Other States have, by public statutes, created and de- stance. What is the case? An arrest for verbal scandal. clared the rights and privileges of members of their re- The House was proceeding to punish for this atrocious spective Legislatures, and provided the proper mode of attack upon its dignity. The precedent is commended to redress and punishment for their violation.
our observance as an authority. This House then may punish The constitution of Virginia is silent in these respects. for words spoken, which reflect upon the integrity of the Yet an act of its Legislature, passed in 1799, confers large House, or any of its members. Are gentlemen prepared privileges and immunities upon members of that body, and for this consequence? Would the honorable gentleman contains every provision necessary for their prompt and (Mr. DODDRIDGE] who brought this precedent to the efficient vindication.
notice of the House, live up to his own rule! Surely he New York has acted upon this subject; has declared would not: for in his opinion the House cannot punish for and defined legislative contempts, and expressly authoriz- written or printed scandal, however gross. But before ed either branch of its Legislature to inflict punishment for the honorable gentleman had pressed this case upon us, he offences of that character.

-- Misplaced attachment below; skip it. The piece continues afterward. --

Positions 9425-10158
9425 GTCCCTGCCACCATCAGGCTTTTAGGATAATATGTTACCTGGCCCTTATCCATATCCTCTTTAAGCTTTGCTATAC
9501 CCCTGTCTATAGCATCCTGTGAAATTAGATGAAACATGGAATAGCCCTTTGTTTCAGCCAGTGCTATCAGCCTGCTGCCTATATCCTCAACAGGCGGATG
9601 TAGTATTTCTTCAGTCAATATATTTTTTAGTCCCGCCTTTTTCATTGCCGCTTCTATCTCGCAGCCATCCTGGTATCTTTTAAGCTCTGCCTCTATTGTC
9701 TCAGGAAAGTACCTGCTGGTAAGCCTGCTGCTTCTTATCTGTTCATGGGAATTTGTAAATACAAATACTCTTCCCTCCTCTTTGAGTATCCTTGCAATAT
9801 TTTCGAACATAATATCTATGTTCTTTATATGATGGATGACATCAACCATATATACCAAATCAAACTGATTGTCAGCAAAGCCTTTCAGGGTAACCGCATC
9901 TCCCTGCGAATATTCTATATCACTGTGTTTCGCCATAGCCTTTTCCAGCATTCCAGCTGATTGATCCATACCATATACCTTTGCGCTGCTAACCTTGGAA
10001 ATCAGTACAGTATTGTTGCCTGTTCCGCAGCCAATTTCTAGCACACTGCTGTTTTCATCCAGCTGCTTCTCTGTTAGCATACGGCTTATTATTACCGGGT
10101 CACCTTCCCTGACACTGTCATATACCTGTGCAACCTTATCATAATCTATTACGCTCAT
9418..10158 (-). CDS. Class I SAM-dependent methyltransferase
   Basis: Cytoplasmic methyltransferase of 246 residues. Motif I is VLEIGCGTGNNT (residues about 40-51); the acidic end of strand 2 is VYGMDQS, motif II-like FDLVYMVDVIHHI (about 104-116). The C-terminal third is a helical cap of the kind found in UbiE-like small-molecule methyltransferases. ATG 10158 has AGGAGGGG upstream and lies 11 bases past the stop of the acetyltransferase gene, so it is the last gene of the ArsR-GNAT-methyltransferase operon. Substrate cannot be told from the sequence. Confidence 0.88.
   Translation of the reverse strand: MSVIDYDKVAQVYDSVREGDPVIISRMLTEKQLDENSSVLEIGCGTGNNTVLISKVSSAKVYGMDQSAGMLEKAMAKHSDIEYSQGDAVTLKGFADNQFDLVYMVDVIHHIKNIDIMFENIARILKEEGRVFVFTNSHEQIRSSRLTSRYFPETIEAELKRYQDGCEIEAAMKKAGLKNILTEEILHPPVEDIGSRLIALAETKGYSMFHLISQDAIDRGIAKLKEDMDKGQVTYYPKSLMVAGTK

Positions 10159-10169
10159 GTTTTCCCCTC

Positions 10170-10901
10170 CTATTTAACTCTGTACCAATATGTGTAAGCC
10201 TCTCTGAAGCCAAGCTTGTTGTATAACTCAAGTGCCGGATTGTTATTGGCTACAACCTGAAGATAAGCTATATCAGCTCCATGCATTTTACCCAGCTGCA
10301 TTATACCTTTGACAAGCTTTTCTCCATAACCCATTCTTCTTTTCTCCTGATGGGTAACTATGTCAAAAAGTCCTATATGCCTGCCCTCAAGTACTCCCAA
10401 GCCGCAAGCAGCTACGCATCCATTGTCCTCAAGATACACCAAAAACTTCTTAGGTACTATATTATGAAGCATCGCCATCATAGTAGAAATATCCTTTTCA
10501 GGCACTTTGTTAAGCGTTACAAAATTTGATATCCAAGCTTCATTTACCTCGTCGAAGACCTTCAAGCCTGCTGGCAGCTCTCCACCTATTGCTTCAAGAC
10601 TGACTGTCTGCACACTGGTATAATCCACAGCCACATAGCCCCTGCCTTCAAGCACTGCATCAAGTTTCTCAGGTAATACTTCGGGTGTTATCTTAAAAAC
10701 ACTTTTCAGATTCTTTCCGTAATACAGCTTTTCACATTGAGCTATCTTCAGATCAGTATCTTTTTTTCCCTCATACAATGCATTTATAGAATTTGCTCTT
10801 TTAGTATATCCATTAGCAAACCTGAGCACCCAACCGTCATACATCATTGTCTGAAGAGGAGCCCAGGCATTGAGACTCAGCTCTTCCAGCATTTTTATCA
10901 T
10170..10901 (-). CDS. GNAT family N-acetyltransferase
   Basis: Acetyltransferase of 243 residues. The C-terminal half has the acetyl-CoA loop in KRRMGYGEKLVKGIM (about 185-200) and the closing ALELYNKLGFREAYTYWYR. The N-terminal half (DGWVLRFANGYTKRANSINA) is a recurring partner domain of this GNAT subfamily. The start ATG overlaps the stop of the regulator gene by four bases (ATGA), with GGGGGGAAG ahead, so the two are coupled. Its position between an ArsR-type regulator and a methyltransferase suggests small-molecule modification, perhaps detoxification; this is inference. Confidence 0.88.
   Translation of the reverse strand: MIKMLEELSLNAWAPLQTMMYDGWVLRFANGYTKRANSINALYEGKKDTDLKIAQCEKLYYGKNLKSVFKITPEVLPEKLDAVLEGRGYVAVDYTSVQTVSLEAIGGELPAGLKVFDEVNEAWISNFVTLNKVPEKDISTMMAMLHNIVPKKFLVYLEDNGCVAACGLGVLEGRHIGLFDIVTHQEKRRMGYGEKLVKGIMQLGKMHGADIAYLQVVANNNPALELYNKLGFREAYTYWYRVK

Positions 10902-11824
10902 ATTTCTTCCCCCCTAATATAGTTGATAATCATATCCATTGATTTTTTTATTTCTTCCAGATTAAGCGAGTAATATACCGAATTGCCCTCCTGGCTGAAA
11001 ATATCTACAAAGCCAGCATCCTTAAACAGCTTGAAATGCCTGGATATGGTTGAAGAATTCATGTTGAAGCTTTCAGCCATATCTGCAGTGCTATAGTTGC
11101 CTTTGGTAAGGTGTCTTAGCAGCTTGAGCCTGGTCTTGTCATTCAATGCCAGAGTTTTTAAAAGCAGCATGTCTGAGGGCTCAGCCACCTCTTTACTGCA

should have proved two propositions: What now, sir, becomes of this argument drawn from 1st. That the powers of this House are analogous to cases which have arisen in the State Legislatures, and those of the Virginia House of Delegates. which have there been summarily punished? Can such
2d. That that House did not transcend its own powers. cases prove that the power to punish is an incidental pow. Until both these are established, the case is without er! That it exists, because it is necessary that it should authority, and deserves very little regard here. exist? If so, why in these numerous instances has it been Instances of legislative usurpation are not very unfreexpressly given? Let me also, sir, ask the advocates for quent, and this was probably one of that description. It this incidental and necessary power, if these repeated seems at least to have been so regarded in that venerable declarations by the citizens of the several States, in form- commonwealth; for although, in 1784, one branch of its ing their constitutions, and by legislative enactments, do Legislature assumed a power to punish for privileges not furnish a very cogent and convincing argument that which had not been created either by constitution or by they did not believe in the incidental nature of this power, statute, yet, in 1799, opposite views prevailed, and both